Mary didn't bury her husband's heart with the rest of him, though. Instead, she wrapped it in a piece of silk and carried it around with her for years like a bizarre, inanimate teacup poodle. She still had it when she died in 1852. It was found in her desk, wrapped in a copy of one of Shelley's poems. Even so, it wasn't buried until 1889 when it was finally interred with the couple's son.

So yeah, that's weird but remember that Mary Shelley wrote Frankenstein, so it doesn't seem totally out of character. Maybe deep down she thought she'd find a mad scientist who could put it into a body for her.

Weekend at Errol Flynn's

You might not know the name John Barrymore — he was one of the biggest names of the early 20th century, a talented Shakespearean actor who took on the role of Richard III and Hamlet. According to, he made the leap from stage to screen in the 1920s and spent the next couple of decades acting in between bouts of drinking himself stupid. By the early 1940s he had cirrhosis of the liver, chronic edema, kidney disease, and alcohol-induced early dementia. By the age of 60, he was dead. 

Despite his excesses, Barrymore had a lot of friends and admirers, including a young Errol Flynn. After Barrymore's death, Flynn and some of Barrymore's friends were having an impromptu wake in a bar when director Raoul Walsh excused himself under the pretense of being too distraught. He then — and this sounds totally made up, but it's not — went to the morgue, bribed an attendant, "borrowed" his friend's dead body, and posed it in Errol Flynn's living room. 

"As I opened the door I pressed the button," Flynn later wrote in his memoir. "The lights went on and my God — I stared into the face of Barrymore! His eyes were closed. He looked puffed, white, bloodless. They hadn't embalmed him yet. I let out a delirious scream." To his credit, Flynn didn't seem super-amused. His friends took Barrymore back to the morgue and he went to bed.

Abraham Lincoln's corpse went on a U.S. tour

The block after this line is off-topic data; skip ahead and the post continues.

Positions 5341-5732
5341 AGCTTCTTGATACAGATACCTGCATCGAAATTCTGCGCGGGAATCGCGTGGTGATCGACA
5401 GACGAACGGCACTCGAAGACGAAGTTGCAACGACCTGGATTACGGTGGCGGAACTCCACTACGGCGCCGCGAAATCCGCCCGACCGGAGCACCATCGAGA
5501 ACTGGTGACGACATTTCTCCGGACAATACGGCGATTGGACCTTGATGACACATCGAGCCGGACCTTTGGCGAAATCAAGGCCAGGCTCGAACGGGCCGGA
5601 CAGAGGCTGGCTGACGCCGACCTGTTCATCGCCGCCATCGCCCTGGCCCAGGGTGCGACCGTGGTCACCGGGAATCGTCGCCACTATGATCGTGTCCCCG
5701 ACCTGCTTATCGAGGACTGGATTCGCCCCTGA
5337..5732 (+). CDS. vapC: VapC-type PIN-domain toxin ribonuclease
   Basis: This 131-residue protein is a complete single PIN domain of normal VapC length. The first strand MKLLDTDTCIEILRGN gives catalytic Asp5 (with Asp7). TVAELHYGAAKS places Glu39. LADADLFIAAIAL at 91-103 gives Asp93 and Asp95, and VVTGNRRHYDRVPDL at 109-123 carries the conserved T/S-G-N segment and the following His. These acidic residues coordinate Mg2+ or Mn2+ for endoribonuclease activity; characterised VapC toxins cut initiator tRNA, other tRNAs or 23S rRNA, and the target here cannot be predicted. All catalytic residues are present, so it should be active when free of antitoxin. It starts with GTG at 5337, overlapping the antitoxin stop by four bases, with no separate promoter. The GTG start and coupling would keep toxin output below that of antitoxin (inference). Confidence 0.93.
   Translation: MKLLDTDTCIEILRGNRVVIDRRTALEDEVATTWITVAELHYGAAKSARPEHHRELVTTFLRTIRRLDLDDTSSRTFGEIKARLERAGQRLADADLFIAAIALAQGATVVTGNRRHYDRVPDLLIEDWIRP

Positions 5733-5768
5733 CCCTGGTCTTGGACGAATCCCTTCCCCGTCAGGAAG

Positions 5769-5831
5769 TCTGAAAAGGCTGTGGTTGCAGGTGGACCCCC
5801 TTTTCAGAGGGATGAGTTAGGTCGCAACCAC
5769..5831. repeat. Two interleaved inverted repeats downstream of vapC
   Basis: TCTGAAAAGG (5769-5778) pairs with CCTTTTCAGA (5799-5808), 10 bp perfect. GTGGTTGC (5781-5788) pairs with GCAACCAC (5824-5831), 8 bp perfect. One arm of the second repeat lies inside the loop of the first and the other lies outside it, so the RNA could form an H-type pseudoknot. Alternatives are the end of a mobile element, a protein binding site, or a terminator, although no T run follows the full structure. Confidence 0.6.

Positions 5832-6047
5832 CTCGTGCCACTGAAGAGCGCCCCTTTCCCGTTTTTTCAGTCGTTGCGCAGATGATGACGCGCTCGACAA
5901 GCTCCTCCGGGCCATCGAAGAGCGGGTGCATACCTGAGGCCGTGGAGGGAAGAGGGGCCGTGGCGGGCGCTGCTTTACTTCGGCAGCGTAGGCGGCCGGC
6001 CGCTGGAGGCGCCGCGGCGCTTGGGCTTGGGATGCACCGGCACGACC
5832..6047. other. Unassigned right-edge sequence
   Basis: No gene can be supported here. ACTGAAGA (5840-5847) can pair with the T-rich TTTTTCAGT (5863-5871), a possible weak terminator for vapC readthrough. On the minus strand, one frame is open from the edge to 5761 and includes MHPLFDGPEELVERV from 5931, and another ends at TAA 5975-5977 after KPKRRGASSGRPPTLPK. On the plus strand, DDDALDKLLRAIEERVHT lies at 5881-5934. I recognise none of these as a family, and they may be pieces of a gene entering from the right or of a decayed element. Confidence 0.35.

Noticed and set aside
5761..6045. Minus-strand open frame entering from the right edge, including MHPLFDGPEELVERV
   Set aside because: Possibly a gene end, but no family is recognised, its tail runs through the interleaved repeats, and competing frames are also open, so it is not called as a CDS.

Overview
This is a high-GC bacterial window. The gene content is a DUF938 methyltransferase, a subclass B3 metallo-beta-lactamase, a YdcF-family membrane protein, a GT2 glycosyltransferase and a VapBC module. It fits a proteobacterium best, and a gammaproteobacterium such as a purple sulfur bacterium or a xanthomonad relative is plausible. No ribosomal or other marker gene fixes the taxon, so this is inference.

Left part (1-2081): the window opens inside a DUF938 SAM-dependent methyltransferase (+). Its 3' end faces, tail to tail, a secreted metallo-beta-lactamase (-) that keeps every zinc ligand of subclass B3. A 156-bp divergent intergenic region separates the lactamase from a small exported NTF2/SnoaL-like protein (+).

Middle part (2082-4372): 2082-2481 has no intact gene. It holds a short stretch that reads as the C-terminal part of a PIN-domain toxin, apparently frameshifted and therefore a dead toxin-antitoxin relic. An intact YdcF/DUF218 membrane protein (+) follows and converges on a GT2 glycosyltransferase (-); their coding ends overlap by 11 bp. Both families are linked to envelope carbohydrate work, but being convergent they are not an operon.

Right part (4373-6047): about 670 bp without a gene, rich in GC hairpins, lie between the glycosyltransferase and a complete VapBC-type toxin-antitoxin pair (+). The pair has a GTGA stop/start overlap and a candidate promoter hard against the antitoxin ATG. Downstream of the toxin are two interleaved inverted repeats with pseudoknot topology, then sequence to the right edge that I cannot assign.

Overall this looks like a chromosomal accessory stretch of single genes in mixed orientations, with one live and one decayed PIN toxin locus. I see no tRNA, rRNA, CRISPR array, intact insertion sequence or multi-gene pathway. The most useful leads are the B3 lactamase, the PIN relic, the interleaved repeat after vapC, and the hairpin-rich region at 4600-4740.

Abraham Lincoln was embalmed before he went on a two-week, 1,600 mile journey across America. Lincoln made the trip by train, stopping at 400 different train stations, so citizens could have a last (and often first) look at the legendary president. Embalming technology wasn't exactly awesome in 1865, though, and by the end of the U.S. tour Lincoln was starting to look a little worse for wear. So afterwards he was dutifully interred in a tomb at the Oak Ridge Cemetery in Springfield, Illinois. 

He didn't rest in peace, though. According to Gizmodo, in 1876 a bunch of guys tried to kidnap Lincoln's corpse and hold it for ransom — they even got as far as moving the marble lid of the coffin and inching the coffin itself out a few feet. Unfortunately for the would-be grave robbers there was a spy amongst them, and local law enforcement caught them before they made off with the corpse. After that, Lincoln was moved to a couple of different locations before being permanently interred in 10 feet of cement and steel. You know, just in case. 

The cells that toured the world

Henrietta Lacks died from cervical cancer in 1951. Before her death, a doctor took a biopsy of her tumor cells and discovered a strange thing — instead of dying in the lab like the cells he took from other patients, Lacks' cells continued to grow and divide, doubling every 20 to 24 hours.

Today, Henrietta Lacks' living cells — called HeLa cells — exist in laboratories all over the world. According to Johns Hopkins Medicine, they were used to develop the polio vaccine, to study experimental cancer treatments, and for countless other research applications, too, like studying the effects of poison and radiation on human cells and helping scientists understand the human genome. 

Henrietta Lacks' cells have made priceless contributions to medical science, but they were taken without her knowledge and her family didn't even find out about the HeLa line until the 1970s. Even then, the family was never compensated for the use of their loved one's genetic material, and today they only have limited oversight into what ultimately happens to the Lacks genome.